Types of Attacks, Types of Attackers
In previous posts I have referenced two different types of attacks: opportunistic and focused. These categories apply to attacks of all kinds, physical and digital, an understanding them is important to fully understanding how to defend against them. This post will attempt to define these two types of attack and the attackers that may carry out each. Please note that these are my own definitions and should not be considered “official”.
Types of Attacks
The types of attacks one may face fall into one of the following two categories: opportunistic and focused or targeted. These two descriptions exist on far ends of the spectrum; every attack will fall somewhere between the two.
The Opportunistic Attack: This type of attack is most common, and is not directed at you personally. Though it may feel extremely personal, especially if the attack is violent in nature, the attack is merely one of opportunity. I considered also categorizing the opportunistic attack as “random”. This attack is not truly random, however. The attacker has made an assessment (perhaps an extremely inaccurate one, perhaps not) that you or your belongings are vulnerable and upon this assessment has made a decision to attack. We can almost entirely avoid this type of attack by being a hard target. Doing so will encourage the opportunistic attacker to move on to a softer target.
The Focused/Targeted Attack: This type of attack is carried out specifically against you and is much more difficult to defend against. The focused/targeted attack will be characterized by a lengthy planning and reconnaissance period, during which time you may be under surveillance, have your perimeter probed, and test runs may occur. The true danger with a focused attack is the willingness of the attacker to adapt his or her methodology to bypass your countermeasures. The best defense against a focused, targeted attack is vigilance and a comprehensive defense-in-depth.
Types of Attackers
Attackers themselves are slightly more nuanced. Categorizing attackers requires attention to two specific attributes: skill level and focus (how interested the attacker is in you specifically). The combination of the two will vary, and will define the attack. The least capable attackers will lack both skill and focus, while the most capable will have ample levels of both.
Level I: An attacker at this level will possess minimal skill, minimal knowledge of his or her target, and little to no focus on a specific target. Examples of this attacker include the kid who is sniffing unsecured Wi-Fi hotspots, the guy who hopes to shoulder-surf your PIN at the ATM, or the smash-and-grab thief who notices there is no car in your driveway and all your lights are off. Defeating this category of attacker is relatively easy: make yourself a hard target by using common sense security measures. An attack by a person at this level will be an opportunistic attack.
Level II: A Level II attacker will possess either some degree of skill or some personal knowledge of you. Examples include an accomplished, skilled burglar who has cased your home or an ex-boyfriend/girlfriend who is out for revenge and has personal knowledge of you but little skill. An attack originating from someone in this category has a higher likelihood of success than an attack from a Level I attacker, and may be opportunistic or targeted/focused. Further, an attacker in this category may be easily dissuaded when encountering a significant obstacle.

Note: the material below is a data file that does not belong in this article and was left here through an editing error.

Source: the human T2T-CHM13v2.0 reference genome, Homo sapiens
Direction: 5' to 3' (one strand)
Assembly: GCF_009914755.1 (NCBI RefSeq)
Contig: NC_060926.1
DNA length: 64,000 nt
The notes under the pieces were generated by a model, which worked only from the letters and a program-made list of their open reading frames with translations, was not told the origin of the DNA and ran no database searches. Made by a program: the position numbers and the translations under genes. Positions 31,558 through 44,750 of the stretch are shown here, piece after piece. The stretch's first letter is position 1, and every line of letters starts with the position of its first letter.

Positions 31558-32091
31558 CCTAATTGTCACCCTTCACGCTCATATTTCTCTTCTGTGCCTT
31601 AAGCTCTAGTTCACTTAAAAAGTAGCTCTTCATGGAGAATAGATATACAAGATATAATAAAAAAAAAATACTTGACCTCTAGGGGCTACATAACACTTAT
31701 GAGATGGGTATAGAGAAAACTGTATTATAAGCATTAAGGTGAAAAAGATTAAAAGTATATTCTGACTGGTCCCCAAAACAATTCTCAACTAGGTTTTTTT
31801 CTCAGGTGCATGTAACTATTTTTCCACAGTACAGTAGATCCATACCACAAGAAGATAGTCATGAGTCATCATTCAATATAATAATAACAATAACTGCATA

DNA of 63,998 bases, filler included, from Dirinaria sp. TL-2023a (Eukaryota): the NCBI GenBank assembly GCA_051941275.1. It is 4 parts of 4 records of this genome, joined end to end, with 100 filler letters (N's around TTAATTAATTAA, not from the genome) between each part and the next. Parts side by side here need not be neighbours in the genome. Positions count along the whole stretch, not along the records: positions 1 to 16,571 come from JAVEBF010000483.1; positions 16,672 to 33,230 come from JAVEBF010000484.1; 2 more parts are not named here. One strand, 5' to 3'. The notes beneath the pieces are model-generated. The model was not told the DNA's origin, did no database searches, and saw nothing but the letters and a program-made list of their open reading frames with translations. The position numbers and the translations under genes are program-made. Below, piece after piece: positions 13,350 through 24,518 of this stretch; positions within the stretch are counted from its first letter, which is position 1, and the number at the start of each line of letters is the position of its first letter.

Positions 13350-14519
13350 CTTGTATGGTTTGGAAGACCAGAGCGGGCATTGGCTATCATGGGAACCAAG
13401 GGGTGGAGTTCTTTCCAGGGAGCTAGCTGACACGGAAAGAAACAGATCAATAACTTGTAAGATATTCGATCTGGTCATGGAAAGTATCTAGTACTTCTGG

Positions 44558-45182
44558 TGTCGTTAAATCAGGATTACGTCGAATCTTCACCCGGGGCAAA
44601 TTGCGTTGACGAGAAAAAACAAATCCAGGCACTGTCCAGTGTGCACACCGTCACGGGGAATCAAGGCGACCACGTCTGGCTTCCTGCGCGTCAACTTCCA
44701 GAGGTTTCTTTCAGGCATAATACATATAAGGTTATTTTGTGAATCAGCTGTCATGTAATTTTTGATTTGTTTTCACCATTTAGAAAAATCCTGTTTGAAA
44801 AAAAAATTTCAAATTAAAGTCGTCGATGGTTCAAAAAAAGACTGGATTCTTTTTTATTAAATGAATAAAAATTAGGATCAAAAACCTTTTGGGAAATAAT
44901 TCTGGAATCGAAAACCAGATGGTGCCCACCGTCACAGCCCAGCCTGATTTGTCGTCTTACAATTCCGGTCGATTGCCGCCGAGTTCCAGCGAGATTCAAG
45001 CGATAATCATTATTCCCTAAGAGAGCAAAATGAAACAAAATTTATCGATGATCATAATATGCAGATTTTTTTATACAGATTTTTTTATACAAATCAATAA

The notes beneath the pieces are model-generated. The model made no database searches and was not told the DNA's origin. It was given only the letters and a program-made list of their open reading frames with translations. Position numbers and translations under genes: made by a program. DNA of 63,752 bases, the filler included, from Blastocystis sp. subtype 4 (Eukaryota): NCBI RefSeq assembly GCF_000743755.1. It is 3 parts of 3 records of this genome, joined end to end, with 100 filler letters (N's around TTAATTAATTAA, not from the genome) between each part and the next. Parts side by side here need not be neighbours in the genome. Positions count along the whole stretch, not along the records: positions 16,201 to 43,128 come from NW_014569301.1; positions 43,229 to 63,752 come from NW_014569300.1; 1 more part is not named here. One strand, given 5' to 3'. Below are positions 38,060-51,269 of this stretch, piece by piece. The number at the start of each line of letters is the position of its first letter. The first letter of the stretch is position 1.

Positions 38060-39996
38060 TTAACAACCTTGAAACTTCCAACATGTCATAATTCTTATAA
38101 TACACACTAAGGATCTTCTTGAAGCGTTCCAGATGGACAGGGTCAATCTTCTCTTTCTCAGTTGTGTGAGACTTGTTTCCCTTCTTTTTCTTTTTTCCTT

Level III: Level III attackers are characterized by a combination of a decent skill level and either personal knowledge of you or the skill and patience to acquire that knowledge. Examples of this type of attacker include professional criminals, serial killers, hackers, and con men. Encounters with individuals in this category are relatively rare but the consequences are potentially dire. An attack by an individual in this category may be opportunistic or targeted, but his or her methodology will be more sophisticated. Deterring or defeating someone in this category requires much more work than Levels I and II. Upgraded security measures, constant adherence to best practices, and situational awareness are the best defense against an attacker in this category.
Level IV: Level IV attackers are known in the information security community as “advanced persistent threats”. Governments fall into this category, as do hacker groups like Anonymous and other extremely sophisticated adversaries who are specifically targeting a specific individual. The attacks perpetrated by these types are not opportunistic; they are targeting you for a specific reason. Perhaps you have angered someone, you are perceived as threat to them, or you are the subject of an investigation. An advanced persistent threat will be characterized by intense focus, extremely sophisticated techniques, the time to conduct a thorough reconnaissance, and the ability to adapt to defeat your countermeasures. The chances of facing a Level IV attacker are very small, and the chances of an Level IV attacker succeeding increase steadily over time.
The higher the level of the attacker and the more the attack trends toward targeted focus, more finesse can be expected to be employed, and time is on the side of the attacker. Unless he or she is strictly opportunistic the attacker has the luxury of time; time to probe your perimeter, learn from mistakes, and try again another day. At this point defenses become somewhat less about preventing the attack and more about making the attacker’s job more difficult and detecting his presence before, during, or after the attack.